Websites such as Upwork, Fiverr and Freelancer offer opportunities to do a variety of freelance jobs, such as writing, programming, design, marketing, data entry and being a virtual assistant. Fluent in a second language? Check sites such as Gengo or One Hour Translation, or drum up business through a site of your own. No matter what kind of freelancing you do, keep track of the going rate for the kind of work you provide so you know if you’re charging too much or too little. Learn how to get started on Upwork.

I’m really torn here. As a writer, I sympathize with you. I’ve looked again and again into freelancing, and consistently find that the rates other people are willing to work for make it an insulting waste of my time. (Like, $10/hour is what a 15-year-old babysitter makes, not a professional writer.) On the other hand, you really can’t ask others to not compete with you. On the plus side, in my (limited) experience, you do get what you pay for most of the time. My sister had a less-expensive wedding photographer, and she was definitely less than happy with the results. So …
You can either organize a yard sale yourself (which is kind of a hassle), or better sell the items through ThredUp, which will pay somewhere around $2-$25 for staff from Gap, Banana Republic, H&M, etc. You can browse around to see how much different items are worth. The best thing about ThredUp is that all you need to do is pack your clothes in a box and then just ship it to them (shipping costs are covered by the company).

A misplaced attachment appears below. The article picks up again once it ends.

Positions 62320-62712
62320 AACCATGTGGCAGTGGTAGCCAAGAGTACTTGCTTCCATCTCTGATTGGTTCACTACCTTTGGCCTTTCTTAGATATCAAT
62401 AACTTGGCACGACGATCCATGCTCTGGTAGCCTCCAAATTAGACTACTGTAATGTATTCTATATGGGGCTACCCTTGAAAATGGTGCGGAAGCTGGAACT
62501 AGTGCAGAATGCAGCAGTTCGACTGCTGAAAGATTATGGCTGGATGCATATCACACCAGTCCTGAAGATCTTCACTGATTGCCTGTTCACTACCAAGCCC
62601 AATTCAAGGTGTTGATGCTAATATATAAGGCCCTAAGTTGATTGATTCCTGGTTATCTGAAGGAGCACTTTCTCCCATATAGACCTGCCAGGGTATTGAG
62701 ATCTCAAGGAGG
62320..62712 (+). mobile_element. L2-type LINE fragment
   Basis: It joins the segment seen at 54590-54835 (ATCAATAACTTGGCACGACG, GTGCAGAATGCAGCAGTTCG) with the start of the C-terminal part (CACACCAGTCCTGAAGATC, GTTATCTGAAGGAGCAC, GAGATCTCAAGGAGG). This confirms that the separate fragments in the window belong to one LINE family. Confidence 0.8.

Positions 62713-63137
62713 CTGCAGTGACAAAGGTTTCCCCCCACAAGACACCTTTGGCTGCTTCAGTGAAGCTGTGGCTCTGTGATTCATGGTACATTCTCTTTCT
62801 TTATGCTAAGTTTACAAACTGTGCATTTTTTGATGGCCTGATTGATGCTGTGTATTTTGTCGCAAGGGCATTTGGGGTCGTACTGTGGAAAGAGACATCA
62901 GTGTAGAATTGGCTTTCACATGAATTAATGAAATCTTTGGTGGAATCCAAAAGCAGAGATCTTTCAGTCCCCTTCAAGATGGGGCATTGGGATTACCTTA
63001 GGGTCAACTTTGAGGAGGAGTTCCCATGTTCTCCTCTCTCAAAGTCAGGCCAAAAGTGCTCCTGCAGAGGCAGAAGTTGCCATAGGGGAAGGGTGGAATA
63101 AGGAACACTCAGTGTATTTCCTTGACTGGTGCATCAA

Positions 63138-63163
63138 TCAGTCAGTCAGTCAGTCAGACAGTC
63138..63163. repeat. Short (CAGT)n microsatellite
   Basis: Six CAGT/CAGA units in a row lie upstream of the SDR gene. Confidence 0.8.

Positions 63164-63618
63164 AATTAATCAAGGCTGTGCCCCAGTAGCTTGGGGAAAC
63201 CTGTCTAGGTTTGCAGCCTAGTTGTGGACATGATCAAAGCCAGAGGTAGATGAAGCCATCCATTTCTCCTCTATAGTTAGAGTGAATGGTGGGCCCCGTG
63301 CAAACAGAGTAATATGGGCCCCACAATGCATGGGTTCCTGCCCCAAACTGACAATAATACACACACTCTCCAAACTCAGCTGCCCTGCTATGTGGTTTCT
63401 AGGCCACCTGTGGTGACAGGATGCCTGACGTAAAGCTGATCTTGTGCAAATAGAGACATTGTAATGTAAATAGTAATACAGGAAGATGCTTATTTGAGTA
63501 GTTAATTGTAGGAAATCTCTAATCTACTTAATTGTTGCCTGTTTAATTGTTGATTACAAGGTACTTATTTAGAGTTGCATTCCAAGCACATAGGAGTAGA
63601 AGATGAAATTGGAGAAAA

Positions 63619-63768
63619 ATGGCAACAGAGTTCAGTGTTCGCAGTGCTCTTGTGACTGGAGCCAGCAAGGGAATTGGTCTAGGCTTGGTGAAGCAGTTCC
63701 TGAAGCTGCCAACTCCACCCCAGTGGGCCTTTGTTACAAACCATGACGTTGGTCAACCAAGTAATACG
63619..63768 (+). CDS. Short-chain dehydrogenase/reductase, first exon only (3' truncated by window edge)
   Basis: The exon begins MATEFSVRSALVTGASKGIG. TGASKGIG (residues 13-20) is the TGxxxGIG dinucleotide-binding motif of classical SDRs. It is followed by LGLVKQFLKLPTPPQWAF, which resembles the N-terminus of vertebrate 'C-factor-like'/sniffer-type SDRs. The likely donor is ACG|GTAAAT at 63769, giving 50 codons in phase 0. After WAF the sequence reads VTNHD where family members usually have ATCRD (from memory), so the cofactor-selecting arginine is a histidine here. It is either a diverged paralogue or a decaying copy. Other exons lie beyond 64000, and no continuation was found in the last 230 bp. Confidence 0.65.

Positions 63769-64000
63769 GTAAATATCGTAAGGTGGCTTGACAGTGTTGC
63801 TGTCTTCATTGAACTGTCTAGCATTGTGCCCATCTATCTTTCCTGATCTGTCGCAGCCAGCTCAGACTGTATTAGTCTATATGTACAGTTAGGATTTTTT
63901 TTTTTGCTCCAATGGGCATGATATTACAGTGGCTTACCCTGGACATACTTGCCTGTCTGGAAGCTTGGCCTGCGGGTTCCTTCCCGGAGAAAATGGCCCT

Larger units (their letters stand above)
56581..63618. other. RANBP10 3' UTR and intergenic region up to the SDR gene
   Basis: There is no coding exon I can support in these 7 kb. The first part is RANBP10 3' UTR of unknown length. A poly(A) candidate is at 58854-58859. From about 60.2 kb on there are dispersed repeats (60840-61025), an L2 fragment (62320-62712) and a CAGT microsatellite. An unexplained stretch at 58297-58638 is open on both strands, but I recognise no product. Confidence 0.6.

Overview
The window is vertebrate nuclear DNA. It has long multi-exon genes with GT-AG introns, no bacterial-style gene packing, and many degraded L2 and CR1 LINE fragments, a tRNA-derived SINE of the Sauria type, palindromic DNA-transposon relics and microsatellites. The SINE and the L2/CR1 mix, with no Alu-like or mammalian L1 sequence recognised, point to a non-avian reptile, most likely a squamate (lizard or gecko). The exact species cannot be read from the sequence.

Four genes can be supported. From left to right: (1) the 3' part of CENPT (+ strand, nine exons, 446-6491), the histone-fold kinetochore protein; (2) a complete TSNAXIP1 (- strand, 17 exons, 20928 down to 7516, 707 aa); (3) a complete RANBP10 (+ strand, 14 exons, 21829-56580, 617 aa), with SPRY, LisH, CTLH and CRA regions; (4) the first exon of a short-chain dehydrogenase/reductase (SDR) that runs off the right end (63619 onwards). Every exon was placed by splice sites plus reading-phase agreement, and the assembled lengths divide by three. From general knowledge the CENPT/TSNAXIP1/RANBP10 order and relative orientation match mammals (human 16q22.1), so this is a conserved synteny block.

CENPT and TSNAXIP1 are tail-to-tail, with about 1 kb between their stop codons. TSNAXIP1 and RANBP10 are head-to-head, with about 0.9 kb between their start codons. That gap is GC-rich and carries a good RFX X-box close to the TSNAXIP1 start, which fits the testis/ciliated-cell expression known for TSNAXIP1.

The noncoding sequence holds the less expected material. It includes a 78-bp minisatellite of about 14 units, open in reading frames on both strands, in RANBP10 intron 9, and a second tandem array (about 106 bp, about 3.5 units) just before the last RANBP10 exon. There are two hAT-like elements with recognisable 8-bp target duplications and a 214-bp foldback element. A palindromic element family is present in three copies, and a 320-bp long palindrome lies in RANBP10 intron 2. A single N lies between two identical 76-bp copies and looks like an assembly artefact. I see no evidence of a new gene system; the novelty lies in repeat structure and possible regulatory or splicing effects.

Yes, I went to bartending school after I graduated from college. When I didn’t get any job interviews, and my meager savings were drying up I needed a quick solution to make money for the rent. Five days later and $495 lighter, I graduated bartending school. I never poured a drink – I found a programming job the same week I was supposed to start bartending at a golf club.
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We've all heard the saying. Pay yourself first. But how many people follow it? The truth is that most of the world lives with a scarcity mentality. They go paycheck to paycheck, petrified of what might occur if they get sick or lose their job or something else traumatic happens. The truth is that if you don't pay yourself first, you'll never be able to get rich. It's part of having an abundant mindset and should be prioritized at all costs.

Then once you’ve got your domain name and hosting sorted out, it’s time to pick a CMS, or Content Management System, that will let you update pages, build your blog and integrate with all the other services you need. It’s hard to go wrong with WordPress—the CMS powering close to a quarter of the internet. Keep in mind that eventually as you start growing traffic to your blog, you'll be wise to invest in a managed WordPress hosting plan from a company with great service like Kinsta, where all of the settings are custom-tailored and optimized to work particularly well with WordPress-powered websites.


Start a photography business and sell your photos online. If you have a nice DSLR camera and take good photos, do photography sessions or take photos of events, like parties and weddings. As another option, create fine art photos that people may want to hang on their walls, or take stock photos to sell online on sites like iStock Photo, Shutterstock, or Alamy.[12]
Yes, I went to bartending school after I graduated from college. When I didn’t get any job interviews, and my meager savings were drying up I needed a quick solution to make money for the rent. Five days later and $495 lighter, I graduated bartending school. I never poured a drink – I found a programming job the same week I was supposed to start bartending at a golf club.

It wasn't just the money, but more so, what that money symbolized. It was his ticket to something bigger and greater. He had discovered how to arbitrage in the real estate market by flipping contracts. Today, he's one of the world's most astute house flippers, but also a brilliant industry leader. He took what he learned by arbitraging in real estate, and created an entire real estate SaaS and training business, Real Estate Worldwide, around it, which currently has over 22,000 members.
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